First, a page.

Business is all about profit, and one of the biggest expenses to cut into your profits each month will be rent on your premises. If things are going well, your business is expanding and you’re turning a reliable profit, the next logical step would be to invest in your own building.
Owning your premises means you have capital, and if you need access to money later down the line you can always sell. And just like renting a house, renting business premises is expensive and in many ways a waste of money. You’re at the mercy of the landlord, your rent can go up at any time or they could decide to sell.
Once you’ve paid your rent each month you’ve nothing to show for it, whereas paying a commercial mortgage will eventually mean you’ll own it outright. But there are lots of things to consider before taking the plunge, here’s what you need to think about.
Consider the Location
When you’re buying commercial premises, your first decision will be the location. Some kinds of businesses will need a central location, if you’re in retail, for example, you might require foot traffic to make a large proportion of your sales.
While these locations will cost more, it might be necessary depending on what you do. If you’re the kind of business that doesn’t require foot traffic or doesn’t deal directly with customers in person (such as an office) then a location further out could be cheaper and give you more for your money.
Hopefully renting will have given you a good idea as to what kind of location will be best for you, so you can make an informed choice before signing on the dotted line.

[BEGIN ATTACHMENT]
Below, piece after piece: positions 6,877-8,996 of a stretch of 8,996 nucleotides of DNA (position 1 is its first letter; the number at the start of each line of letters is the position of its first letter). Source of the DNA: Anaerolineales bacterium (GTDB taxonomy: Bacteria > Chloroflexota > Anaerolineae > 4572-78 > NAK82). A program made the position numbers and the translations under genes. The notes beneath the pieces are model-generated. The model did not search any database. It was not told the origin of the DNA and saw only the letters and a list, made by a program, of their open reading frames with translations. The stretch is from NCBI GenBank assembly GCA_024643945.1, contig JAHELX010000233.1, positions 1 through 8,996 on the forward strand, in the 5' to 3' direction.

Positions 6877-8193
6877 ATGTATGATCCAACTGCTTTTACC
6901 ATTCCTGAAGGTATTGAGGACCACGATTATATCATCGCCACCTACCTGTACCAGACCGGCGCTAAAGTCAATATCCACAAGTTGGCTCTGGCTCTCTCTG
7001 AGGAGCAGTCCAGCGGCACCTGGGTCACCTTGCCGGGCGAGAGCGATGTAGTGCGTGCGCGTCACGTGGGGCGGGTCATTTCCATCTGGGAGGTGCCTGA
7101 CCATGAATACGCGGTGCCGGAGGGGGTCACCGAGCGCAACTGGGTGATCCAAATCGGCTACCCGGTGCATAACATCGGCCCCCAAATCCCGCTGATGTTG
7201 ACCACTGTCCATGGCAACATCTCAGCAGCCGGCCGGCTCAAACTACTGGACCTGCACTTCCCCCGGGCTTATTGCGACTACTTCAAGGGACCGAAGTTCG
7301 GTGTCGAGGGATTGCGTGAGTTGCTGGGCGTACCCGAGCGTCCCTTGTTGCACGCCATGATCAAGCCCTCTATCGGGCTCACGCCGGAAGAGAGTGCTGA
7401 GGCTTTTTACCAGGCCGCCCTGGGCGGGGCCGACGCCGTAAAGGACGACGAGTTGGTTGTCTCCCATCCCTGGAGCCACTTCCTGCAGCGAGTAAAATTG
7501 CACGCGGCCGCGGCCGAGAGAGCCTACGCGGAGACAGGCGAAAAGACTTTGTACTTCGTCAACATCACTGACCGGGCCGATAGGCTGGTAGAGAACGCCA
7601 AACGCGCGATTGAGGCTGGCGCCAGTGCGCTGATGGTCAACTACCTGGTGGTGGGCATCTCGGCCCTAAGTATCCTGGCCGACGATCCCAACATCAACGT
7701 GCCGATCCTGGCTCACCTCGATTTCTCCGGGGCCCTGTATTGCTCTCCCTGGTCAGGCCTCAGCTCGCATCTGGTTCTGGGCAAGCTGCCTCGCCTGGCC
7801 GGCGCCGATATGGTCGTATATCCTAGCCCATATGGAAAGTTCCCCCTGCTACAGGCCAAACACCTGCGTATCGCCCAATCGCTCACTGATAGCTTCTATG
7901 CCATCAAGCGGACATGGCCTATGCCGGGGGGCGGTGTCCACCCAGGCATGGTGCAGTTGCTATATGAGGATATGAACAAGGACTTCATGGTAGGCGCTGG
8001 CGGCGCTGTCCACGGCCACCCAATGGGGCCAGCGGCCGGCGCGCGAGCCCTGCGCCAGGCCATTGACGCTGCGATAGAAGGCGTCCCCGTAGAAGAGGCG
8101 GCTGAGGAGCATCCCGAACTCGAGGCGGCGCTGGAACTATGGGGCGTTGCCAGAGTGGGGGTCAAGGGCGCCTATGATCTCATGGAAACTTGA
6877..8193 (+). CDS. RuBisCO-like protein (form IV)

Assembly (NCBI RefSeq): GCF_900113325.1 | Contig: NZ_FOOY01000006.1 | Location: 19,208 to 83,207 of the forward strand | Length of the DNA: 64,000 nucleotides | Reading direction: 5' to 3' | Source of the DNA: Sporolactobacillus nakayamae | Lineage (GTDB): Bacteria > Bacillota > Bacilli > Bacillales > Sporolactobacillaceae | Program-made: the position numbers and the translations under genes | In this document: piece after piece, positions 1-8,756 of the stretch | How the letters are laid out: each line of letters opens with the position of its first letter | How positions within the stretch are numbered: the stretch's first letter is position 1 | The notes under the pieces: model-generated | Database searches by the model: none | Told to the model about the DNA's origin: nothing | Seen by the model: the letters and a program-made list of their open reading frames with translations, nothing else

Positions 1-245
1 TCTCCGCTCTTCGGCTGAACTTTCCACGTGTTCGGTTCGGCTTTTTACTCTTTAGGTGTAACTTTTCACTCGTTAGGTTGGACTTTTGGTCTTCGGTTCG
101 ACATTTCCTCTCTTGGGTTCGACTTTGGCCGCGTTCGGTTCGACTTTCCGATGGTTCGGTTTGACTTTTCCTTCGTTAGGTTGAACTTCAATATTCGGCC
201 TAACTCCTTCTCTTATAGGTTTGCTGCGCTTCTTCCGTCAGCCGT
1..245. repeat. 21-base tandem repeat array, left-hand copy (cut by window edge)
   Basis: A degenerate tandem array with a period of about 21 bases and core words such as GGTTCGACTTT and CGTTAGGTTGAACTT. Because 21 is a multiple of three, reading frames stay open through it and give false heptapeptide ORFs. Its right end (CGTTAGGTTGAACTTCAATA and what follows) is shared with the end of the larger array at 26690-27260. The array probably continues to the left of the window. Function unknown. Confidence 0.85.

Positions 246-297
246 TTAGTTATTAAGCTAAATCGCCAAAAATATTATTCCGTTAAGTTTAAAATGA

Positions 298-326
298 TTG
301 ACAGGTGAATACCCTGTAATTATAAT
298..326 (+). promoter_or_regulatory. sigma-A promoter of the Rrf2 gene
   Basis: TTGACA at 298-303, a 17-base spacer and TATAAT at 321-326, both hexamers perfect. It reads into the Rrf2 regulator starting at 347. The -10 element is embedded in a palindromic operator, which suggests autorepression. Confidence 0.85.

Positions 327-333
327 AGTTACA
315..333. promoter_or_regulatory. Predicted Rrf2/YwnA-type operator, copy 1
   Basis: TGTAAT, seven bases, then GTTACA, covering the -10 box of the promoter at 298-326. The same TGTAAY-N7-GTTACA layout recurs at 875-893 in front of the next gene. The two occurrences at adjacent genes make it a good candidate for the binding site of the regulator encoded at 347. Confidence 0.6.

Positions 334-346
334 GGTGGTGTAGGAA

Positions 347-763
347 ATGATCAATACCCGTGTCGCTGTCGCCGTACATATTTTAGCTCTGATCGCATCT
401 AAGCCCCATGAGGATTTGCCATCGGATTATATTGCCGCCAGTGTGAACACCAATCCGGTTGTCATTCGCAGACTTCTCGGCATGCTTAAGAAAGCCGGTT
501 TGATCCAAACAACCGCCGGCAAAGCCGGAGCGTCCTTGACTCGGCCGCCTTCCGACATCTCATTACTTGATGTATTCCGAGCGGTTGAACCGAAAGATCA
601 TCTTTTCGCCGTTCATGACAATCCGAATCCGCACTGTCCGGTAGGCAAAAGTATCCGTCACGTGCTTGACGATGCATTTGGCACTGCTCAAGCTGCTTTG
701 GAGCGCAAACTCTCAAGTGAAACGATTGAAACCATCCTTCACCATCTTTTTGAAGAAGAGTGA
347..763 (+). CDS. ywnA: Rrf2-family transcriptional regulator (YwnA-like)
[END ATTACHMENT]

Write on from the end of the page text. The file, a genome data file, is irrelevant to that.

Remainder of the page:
Build From Scratch Or Renovate?
Will you renovate and adapt an existing building, or will you build from scratch? If you have a very specific kind of business that requires a particular layout or kind of space then having bespoke plans drawn up could be beneficial. Otherwise, buying a building that was previously used by a similar business might only need minor adjustments to adapt it for yours.
If the building is older, be prepared to pay for things like new windows and doors, new electric, plumbing such as new water tank pumps and maybe even a new roof.
Weigh up all of the pros and cons of building vs renovating, and consider any ‘hidden’ costs so you don’t end up caught short.
Think About Security
Thieves like to target commercial buildings, as they’re usually empty out of office hours and contain all kinds of expensive equipment, cash, and data that can be sold on for fraud purposes.
If you previously rented an office or unit within a commercial building then the whole area might have been covered by CCTV, burglar alarms and more. When setting up alone, be sure to take these things into consideration.
If you’re a shop, investing in lockable window shutters that you can pull down after hours might be a smart move. Make sure the lighting around the premises is good, avoiding dark areas that burglars could hide in.